Mikayla Galgerud (she/her; they/them) graduated from Ball State in May 2022 with a major in English (Creative Writing), and a double minor in Theatre and Film & Screenwriting. They are currently an Assistant Director of Admissions at Ball State University and travel to the Southwest region of Indiana for undergraduate recruitment. Originally from Nebraska, Mikayla has now found a home in Muncie, Indiana, where they are planning to pursue an M.A. in English (Creative Writing). Mikayla’s current passion project is a short film/screenplay dedicated to their grandmother, exploring her dementia, and navigating their relationship since her diagnosis.

What does a typical week in your position look like?

My week consists of mostly the same things, but my schedule truly varies day by day. As of November, I have been the interim Associate Director for the Welcome Center on campus, but I will be returning to my regular position as Assistant Director of Admissions in March. The funny thing about Admissions is that it works on a cycle. So a typical week in October is very different than my regular week in May. Currently, my day-to-day consists of emails (loads of them), reviewing applications to Ball State, scheduling and managing a student staff of about 50, and working with on-campus partners to schedule things like Academic Appointments, reservations, special visits, etc.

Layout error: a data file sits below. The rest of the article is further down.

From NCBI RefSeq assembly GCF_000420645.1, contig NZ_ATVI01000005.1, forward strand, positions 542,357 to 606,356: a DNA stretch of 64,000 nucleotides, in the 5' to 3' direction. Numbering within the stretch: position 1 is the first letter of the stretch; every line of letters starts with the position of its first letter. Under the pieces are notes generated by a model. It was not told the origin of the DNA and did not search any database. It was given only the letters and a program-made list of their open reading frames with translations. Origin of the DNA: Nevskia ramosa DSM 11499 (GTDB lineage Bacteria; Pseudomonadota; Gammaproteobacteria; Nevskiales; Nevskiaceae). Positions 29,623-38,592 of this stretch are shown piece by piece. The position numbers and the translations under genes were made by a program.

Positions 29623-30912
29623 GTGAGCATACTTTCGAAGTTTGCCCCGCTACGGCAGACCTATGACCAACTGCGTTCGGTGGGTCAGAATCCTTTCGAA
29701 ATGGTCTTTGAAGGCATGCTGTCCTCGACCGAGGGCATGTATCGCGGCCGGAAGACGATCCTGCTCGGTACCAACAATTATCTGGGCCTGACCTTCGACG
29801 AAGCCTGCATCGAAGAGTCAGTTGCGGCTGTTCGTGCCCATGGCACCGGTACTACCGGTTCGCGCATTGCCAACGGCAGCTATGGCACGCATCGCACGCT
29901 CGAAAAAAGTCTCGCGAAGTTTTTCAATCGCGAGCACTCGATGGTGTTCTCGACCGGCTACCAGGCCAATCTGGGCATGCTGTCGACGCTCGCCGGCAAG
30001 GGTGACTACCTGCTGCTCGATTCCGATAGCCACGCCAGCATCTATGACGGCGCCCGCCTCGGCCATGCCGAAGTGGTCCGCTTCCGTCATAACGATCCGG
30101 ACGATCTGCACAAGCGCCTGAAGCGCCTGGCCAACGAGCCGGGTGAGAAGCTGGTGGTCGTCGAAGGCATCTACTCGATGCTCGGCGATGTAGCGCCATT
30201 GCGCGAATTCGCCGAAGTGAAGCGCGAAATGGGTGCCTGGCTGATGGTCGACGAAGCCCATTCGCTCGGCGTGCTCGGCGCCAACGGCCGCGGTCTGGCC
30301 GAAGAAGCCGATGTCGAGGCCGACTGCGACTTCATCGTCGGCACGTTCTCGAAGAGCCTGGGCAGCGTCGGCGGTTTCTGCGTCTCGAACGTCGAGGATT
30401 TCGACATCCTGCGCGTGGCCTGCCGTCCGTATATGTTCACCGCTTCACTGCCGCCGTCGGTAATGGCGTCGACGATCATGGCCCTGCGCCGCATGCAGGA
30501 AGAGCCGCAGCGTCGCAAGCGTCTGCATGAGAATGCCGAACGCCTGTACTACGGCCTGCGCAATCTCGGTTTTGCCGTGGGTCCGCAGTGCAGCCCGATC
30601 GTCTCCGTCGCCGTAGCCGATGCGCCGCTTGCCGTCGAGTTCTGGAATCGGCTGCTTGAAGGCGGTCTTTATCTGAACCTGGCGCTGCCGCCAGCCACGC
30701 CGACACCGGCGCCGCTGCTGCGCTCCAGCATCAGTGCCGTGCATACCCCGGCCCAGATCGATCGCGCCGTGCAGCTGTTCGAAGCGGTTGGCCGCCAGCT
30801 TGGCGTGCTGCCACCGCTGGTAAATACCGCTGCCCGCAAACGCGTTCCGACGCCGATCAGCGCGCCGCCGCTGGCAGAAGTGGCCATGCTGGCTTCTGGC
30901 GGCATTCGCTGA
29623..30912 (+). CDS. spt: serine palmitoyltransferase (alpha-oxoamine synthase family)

Can you describe your work environment?

headshot photo of Mikayla Galgerud

● Is it quiet/calm/casual or noisy/busy/fast-paced or somewhere in between?

The time of the day and day of the week definitely changes what the environment is like. Friday mornings are typically busy and fast-paced with a lot of moving parts, but Tuesday afternoons are typically slow and quiet. I love Tuesday afternoons because it gives our staff a little more time to bond with each other and have a more relaxed environment to work in, often sharing memes and playing some music when they have finished their jobs for the day.